Justine Bateman only had two small acting gigs prior to being cast on “Family Ties” at the age of 16.
“The rule was ― the kids in this agency ― had to do 15 commercials or something before they sent them out on a theatrical audition, for a television show. And I had only done two commercials,” she told HuffPost in a Build Series interview.
But Bateman’s agent defied the “rules” and sent her out to audition for a part on “Family Ties.”
“Within four months I had two commercial and the pilot of ‘Family Ties’ ― and that was it,” said Bateman, who was cast as Mallory Keaton on the show alongside Michael J. Fox, Tina Yothers, Michael Gross and Meredith Baxter.
The series, which debuted in 1982 and ran through 1989, became so successful ― with viewers and critics alike ― that it catapulted Bateman and her cast mates to fame. Millions of viewers tuned in to NBC every week to watch the Keatons navigate politics and family dynamics in the 1980s. Pretty soon, Bateman could hardly go anywhere without being mobbed by fans. Though she appreciated all the success, Bateman admits that it became overwhelming at times.
Looking back, she says her co-star Michael J. Fox had an even more intense experience with fame.
“It was great to have Michael there at the same time. His fame was always bigger than mine. So, it was nice to have a sort of mentor — whether he knew it or not — like a fame mentor for me. And no matter how bad it got for me, whether you’re mobbed in a mall or something, I’d always tell myself, Mike’s got it worse.”
Bateman’s star would never shine as brightly as it did during her time on that show. Now, nearly 30 years after “Family Ties” went off the air, Bateman is examining the ins and outs of stardom in her new book, Fame: The Hijacking of Reality. In it, she looks at the internal reality-shift of the famous and explores theories on the public’s behavior at each stage of a celebrity’s career. She also gets candid about her own ups and downs with stardom.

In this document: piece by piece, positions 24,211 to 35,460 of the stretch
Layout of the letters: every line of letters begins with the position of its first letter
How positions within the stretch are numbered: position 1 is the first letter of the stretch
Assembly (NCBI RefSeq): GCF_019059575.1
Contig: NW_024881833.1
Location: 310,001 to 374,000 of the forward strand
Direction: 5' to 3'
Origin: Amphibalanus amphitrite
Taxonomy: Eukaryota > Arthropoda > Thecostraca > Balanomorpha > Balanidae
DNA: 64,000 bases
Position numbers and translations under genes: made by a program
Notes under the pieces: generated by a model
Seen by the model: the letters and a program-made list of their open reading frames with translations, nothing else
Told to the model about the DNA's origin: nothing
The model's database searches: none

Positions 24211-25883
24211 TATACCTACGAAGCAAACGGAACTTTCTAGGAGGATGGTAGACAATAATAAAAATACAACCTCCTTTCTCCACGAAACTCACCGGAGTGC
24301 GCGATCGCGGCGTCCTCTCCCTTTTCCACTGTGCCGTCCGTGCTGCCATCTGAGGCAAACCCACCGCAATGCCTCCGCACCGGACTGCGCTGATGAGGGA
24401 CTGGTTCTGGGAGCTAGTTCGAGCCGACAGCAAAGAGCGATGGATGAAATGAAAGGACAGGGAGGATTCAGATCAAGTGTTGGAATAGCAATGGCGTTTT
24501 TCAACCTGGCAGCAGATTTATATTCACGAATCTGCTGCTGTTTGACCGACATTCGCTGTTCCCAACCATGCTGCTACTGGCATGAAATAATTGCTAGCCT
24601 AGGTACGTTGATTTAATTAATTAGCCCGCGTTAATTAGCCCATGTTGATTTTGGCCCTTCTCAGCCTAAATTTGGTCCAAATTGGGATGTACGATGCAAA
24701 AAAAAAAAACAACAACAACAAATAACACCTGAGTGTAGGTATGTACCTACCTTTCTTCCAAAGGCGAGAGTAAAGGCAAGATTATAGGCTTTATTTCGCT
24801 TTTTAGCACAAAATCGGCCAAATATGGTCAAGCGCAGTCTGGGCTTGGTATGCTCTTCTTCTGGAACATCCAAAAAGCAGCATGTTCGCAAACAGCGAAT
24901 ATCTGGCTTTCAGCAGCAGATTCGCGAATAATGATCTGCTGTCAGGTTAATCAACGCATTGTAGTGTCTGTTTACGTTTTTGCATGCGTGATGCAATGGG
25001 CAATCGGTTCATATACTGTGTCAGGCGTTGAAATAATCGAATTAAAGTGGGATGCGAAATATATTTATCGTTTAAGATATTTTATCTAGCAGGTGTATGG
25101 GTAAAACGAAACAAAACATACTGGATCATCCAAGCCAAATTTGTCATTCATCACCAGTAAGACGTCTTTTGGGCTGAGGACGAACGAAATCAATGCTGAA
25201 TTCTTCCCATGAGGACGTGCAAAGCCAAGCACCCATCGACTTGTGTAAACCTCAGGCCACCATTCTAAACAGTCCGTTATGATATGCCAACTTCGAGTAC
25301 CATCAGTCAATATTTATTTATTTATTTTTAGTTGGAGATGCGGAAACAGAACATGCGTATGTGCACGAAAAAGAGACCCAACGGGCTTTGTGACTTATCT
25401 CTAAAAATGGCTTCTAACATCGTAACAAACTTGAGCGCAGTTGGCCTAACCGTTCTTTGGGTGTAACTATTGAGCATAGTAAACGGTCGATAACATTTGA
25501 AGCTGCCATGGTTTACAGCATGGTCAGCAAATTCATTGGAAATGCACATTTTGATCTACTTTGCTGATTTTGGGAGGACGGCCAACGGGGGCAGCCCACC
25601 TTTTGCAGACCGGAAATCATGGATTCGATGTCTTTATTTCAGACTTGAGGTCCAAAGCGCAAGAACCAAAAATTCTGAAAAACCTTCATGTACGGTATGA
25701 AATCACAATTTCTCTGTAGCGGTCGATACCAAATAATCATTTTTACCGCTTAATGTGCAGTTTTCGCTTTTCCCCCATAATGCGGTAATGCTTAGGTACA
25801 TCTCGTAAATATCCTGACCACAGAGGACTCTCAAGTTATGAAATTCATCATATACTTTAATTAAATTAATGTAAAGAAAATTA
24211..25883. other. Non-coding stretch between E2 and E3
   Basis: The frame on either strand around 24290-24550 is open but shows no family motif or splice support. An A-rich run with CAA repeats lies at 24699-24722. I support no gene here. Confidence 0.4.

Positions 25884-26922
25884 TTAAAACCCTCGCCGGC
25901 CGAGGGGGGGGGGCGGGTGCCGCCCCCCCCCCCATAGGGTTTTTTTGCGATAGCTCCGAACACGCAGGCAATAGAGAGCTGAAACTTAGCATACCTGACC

“It’s a really trippy experience. … This happens for such a small subset of people but it’s relatable in this sense,” she said. “For all of us, we have a certain reality — where we live, what language we speak, what job we have, who our parents are, sisters, brothers, whatever. And if any of those items were to be removed, it’s hugely traumatic because it’s become a part of our reality. And for a tiny subset of people, fame comes in and inundates everything.”
Bateman has acted in the years since “Family Ties,” making appearances on “Californication,” “Desperate Housewives” and “Arrested Development.” But her fame never reached “Family Ties” levels again.
“When it [fame] starts leaving, it tethers into lots of things, especially how you feel about yourself or how you feel about where you fit in society. ... And that’s what I call ‘post-fame’ — when the fame goes away, which isn’t really talked about that much.”
She doesn’t miss much about the fame part of her time on “Family Ties.” And in case you’re wondering, Bateman would like to the leave the show right where it ended.
“My personal feeling about reboots is — I’m very against it,” she said. “I feel bad for the pop culture of this generation because I feel like they’re getting a lot of retread … a lot of digested and vomited stuff from our teens and 20s and all of that. And I think that’s a shame. There’s a lot of new stuff, too, of course. But I think the reboots and sequels has just gone really overboard now. They’re not even reimaginings. It makes sense to me that there would be a lot of comfort-food programming right now because things feel so in flux and people want that sort of comfort. But I don’t think it’s the right way to go.”
Despite the new spate of revivals, Bateman says she’s “100 percent against a ‘Family Ties’ reboot.” But she’s not against the general concept of “Family Ties” making a return.
“If somebody did a new show that within a family had conflicting political views, that would be great,” Bateman said. “‘Family Ties’ to me was strictly ’80s. It was from the beginning of the ’80s until the end of the ’80s and it was very specific to that time. Ronald Reagan was president. It was different.”
Bateman, meanwhile, has been busy studying at UCLA (she graduated with a degree in computer science in 2016), as well as working behind the camera, producing films and shows. And she’s already writing her next book. Bateman plans to tackle the idea of women’s faces getting older in the public eye and “why it makes the public so angry.”
With everything going on, Bateman’s post-fame world isn’t looking too shabby these days.
“I have so many great professional opportunities right now as a writer, director and producer — and as an author — I’m so happy right now with everything that’s happening,” Bateman said.